Given the current economic climate, there is a greater emphasis on the use of generic drugs due to the cost savings. The FDA holds name brand drugs to a slightly higher standard than generic, which in most cases is not significant. The essential ingredient is the same in both name brand and generic drugs, but the amount in name brand drugs tends to be more precise. The nonessential ingredients may differ, however, these differences should be minimal. In some instances involving certain conditions, physicians prefer a name brand drug based on scientific data, studies, potential interactions with other medications, and patient satisfaction. Another frustrating issue involving generic medications is a pharmacy’s tendency to change between generic brands without informing patients. Thus a patient may receive brand X on one refill and brand Y on the next. This inconsistency can occasionally lead to side effects and difficulties with dosing. It is especially important to be aware of this if you are taking a generic brand of Coumadin, otherwise known as Warfarin.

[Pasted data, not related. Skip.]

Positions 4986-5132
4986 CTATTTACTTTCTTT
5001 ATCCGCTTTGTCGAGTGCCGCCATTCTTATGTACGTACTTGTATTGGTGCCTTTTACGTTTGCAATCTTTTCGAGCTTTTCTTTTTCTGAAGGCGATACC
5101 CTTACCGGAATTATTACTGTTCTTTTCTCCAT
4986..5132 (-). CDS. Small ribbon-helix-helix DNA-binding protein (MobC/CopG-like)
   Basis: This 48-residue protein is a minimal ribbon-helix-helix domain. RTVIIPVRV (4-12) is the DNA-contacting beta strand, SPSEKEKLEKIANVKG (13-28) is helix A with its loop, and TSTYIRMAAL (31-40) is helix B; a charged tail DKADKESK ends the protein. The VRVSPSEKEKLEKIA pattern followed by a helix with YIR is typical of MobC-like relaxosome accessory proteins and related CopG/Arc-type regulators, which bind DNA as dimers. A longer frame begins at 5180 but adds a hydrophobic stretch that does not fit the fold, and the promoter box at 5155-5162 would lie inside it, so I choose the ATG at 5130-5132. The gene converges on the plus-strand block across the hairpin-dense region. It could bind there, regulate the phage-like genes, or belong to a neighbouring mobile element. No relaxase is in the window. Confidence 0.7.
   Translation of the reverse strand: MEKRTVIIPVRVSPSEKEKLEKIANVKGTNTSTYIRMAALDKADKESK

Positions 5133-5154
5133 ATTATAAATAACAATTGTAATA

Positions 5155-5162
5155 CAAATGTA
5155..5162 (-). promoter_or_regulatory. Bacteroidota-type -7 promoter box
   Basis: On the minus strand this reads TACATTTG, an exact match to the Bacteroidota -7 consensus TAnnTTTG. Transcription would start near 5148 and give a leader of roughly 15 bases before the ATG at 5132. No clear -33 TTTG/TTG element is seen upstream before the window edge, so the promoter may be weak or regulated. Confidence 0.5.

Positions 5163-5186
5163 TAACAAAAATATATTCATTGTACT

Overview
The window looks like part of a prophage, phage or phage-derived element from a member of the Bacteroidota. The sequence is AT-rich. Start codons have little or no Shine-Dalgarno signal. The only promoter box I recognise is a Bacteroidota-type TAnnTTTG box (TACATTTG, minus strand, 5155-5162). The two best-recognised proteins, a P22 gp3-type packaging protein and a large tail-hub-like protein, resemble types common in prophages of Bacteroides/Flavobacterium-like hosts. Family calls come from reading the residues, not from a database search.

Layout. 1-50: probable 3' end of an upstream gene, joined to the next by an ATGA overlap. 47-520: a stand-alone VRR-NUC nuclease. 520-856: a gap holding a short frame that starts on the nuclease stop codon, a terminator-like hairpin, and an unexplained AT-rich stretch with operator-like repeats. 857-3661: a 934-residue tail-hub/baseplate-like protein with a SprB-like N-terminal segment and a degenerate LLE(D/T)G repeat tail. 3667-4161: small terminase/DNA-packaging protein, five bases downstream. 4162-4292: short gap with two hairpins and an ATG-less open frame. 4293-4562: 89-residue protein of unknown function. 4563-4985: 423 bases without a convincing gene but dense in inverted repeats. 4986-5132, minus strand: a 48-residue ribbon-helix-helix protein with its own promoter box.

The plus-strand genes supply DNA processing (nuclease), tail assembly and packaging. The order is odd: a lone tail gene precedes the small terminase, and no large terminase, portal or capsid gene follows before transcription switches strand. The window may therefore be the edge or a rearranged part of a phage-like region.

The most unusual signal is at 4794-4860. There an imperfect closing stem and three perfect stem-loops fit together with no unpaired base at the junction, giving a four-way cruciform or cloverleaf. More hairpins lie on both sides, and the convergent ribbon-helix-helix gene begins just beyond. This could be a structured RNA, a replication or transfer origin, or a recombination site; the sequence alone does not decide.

We do our best to prescribe medications that are most cost effective in regards to your personal condition. There are circumstances, however, in which the data from studies is persuasive enough to recommend name brand drugs for at least a period of time.
In conclusion, automatic substitution of generic medications is generally safe, but can in certain instances lead to side effects and intolerance.